Raising big concerns about what makes a person the appropriate mediator between people and their faith, the Turkish drama series on Netflix delves into psychological themes. The eight-part series, directed by Yagmur Taylan and Durul Taylan, is based on the same-titled novel by Afşin Kum. It stars Cagatay Ulusoy in the title role, with Aslihan Malbora, Ahsen Eroglu, Nazan Kesal, Cihan Talay, Aytek Sayan, and others playing major roles in a plot that, despite its realistic portrayal, is not based on genuine events.
Gokhan has firsthand experience with war and is still dealing with the stress of being the sole survivor of a violent raid. Years later, as he settles into his suburban life as a mechanic while still dealing with the mental anguish, “God” decides to contact him under the virtual identity Kubra and selects him as the chosen one and voice. In the process, he seeks a deeper meaning for his existence, and his followers gather closer, but not everyone.
Gokhan never develops into the larger-than-life leader that many expect him to be. He lacks the spectacle-worthy oratory talent and is instead a common man among others seeking a higher meaning to life and his purpose and place in it so that it all means something bigger. This is where the issue of faith comes into play, because, as the title suggests, Gokhan isn’t just the perfect protagonist we’re seeking for; he’s also not the main character. Kubra, the all-powerful heavenly presence speaking via the SoulTouch app, is continually reminding us of its omnipresence.
All eight episodes centre on escalating the conflict between believers and sceptics, eventually spilling over into the blasphemer category. This series plays with the idea of how such notions only gain power when they find vessels of transmission in individuals, and so a prophet or mediator between the general masses and the higher power is discovered. The Kubra series continuously shows how Gokhan’s character never grabs the spotlight as the main protagonist due to his constant need for reinforcement, much like the average man.
Despite dealing these thought-provoking cards on faith, the Netflix show does not support either of the cases presented or give preference to either school of thought. Instead of crafting a compelling narrative to support either side, it simply paints a picture of the benefits and drawbacks of clinging to faith for dear life, demonstrating that it all comes down to how a person harnesses the alleged powers of faith, or lack thereof.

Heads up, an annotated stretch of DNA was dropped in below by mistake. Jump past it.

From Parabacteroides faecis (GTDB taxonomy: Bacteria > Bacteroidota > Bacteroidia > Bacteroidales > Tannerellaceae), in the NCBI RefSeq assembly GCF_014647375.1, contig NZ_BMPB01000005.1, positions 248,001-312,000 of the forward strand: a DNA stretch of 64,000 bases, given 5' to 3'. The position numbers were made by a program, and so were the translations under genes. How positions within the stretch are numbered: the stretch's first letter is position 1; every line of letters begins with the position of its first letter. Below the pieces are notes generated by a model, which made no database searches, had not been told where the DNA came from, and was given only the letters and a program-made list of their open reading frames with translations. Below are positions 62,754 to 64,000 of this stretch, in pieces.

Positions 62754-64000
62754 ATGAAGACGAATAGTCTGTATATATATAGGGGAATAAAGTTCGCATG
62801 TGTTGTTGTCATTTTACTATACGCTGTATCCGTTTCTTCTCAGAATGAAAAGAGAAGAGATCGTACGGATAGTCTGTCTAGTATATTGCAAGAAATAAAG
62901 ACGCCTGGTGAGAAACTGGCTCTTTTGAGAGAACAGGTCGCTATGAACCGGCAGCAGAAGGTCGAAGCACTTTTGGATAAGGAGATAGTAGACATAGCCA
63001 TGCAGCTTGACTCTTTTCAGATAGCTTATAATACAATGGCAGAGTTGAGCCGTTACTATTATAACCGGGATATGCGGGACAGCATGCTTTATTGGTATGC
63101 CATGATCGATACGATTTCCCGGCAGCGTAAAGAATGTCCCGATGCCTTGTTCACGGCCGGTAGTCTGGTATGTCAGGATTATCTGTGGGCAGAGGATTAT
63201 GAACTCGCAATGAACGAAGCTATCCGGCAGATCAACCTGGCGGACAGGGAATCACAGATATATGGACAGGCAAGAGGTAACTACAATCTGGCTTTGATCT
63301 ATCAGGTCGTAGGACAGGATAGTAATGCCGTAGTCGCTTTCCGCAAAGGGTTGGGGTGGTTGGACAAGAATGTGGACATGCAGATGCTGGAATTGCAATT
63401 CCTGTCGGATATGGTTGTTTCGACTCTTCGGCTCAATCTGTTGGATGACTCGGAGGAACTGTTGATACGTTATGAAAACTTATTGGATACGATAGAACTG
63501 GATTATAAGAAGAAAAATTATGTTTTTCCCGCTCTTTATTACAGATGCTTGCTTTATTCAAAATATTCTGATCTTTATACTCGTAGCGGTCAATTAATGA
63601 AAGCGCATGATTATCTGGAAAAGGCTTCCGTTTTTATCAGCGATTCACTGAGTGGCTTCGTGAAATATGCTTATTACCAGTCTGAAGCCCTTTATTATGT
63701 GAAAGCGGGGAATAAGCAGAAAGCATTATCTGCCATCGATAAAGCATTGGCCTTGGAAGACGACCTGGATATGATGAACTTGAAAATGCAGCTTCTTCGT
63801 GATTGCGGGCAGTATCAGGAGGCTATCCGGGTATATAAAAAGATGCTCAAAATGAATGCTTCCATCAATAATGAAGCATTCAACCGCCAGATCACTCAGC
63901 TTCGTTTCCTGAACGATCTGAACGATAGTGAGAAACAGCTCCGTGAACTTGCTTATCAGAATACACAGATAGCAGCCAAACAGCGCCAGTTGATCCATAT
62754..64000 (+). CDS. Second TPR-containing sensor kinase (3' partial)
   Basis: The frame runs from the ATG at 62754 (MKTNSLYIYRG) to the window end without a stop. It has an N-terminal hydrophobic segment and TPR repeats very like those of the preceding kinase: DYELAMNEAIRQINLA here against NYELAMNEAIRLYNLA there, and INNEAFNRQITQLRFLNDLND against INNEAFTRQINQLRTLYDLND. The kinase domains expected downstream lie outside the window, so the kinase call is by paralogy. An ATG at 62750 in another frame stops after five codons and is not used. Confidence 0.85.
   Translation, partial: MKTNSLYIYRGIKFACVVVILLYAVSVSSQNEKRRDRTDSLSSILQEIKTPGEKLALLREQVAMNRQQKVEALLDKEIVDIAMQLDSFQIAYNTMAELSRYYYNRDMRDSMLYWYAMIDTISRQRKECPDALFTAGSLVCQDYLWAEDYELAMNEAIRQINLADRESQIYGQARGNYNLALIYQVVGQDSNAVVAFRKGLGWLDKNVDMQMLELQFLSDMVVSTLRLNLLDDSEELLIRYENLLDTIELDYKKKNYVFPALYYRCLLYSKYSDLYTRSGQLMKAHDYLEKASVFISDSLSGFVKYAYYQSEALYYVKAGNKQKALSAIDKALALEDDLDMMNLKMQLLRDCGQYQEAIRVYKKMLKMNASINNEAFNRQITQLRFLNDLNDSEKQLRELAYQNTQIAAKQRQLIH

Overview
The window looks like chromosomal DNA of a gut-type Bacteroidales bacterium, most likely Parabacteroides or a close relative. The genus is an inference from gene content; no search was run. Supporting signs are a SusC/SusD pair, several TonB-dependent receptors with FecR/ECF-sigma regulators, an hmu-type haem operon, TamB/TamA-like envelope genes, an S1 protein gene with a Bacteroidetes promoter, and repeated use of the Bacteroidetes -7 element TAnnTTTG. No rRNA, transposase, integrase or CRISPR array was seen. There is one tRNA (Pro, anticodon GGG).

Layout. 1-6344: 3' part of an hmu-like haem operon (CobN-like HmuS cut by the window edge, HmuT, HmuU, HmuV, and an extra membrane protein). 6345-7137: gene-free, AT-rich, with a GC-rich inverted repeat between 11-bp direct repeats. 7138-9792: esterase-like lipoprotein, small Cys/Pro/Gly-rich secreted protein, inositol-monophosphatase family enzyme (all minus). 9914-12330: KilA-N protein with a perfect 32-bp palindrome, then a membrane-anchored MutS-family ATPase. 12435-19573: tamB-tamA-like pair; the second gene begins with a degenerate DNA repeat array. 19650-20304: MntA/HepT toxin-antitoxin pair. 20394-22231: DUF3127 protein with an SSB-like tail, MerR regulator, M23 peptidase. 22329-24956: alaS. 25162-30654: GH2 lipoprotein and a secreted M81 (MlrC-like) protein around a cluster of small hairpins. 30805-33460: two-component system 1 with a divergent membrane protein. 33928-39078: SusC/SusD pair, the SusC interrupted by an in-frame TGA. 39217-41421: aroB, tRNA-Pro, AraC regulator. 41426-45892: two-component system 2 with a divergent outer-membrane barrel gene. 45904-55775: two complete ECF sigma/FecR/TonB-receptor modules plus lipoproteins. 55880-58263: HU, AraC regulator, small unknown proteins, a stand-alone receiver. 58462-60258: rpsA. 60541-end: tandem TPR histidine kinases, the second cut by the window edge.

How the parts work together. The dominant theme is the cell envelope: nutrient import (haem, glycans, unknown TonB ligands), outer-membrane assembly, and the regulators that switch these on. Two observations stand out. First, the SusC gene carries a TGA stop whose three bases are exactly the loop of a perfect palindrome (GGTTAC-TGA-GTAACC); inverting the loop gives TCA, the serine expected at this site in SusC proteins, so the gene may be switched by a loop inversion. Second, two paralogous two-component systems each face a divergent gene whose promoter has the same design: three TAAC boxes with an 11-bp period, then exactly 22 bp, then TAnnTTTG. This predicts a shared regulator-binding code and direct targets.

Cagatay Ulusoy brilliantly directs this emotionally dark picture of a man caught between accepting his responsibilities as a recent cult leader and being an ordinary man who is equally troubled by faith and religion. Meanwhile, he is struggling to navigate the radical changes in his life, as well as those of others who expect him to rise to the occasion and take control of the narrative – his family for more personal reasons, such as his safety, vs. the public, who expects him to embody God’s word.
Again, Kubra, the Netflix show does not completely blow us away with something out of the ordinary because we’ve all seen comparable content with newly emerging messiahs on the scene, attempting to balance their responsibilities and agency. What distinguishes this series is how it cleverly intertwines the themes of religious faith and human-made technological advancements at the seams of a common ground that problematizes both aspects, particularly their monumentally imposing ways of both creating and breaking the sense of security and stability in human life.
What makes your jaw drop even more is the really terrifying depiction of how the people get drawn into what was previously Gokhan’s own mental debate concerning faith. Soon after, a resistance movement emerges, innately fuelled by violence despite the fact that it all began with the hopes of “saving” people and finding one’s altruistic purpose in the world, and it all disturbingly touches a nerve given how closely it mirrors real-life events despite being driven by a fictional plot.
What makes your jaw drop even more is the terrible description of how the people become entangled in what was previously Gokhan’s private inner struggle about faith. Soon after, a resistance movement emerges, innately fuelled by violence despite the fact that it all began with the hopes of “saving” people and finding one’s altruistic purpose in the world, and it all disturbs the viewer because it closely resembles real-life events despite being driven by a fictional plot.
Faith and technology are both about great systems of life that have proven to be vital components of our existence, whether you believe or not. To see a TV show compound them, only to go into a prolonged inquiry that has no hope of changing its one-sided acceptance of either argument, is like witnessing an existential discussion come to life. Kubra wins you over in its own unique ways by not turning everything into a didactic lesson.
On the other hand, it completely reverses the previous elements, and instead of questioning the main character for his madness, it constructs a narrative that allows him to transfer his personal beliefs to a larger political context, resulting in the chaos that ensues. If such topics pique your interest, you should absolutely watch this series, because it will make you think deeply and then leave you feeling confused about many personal views and coping techniques.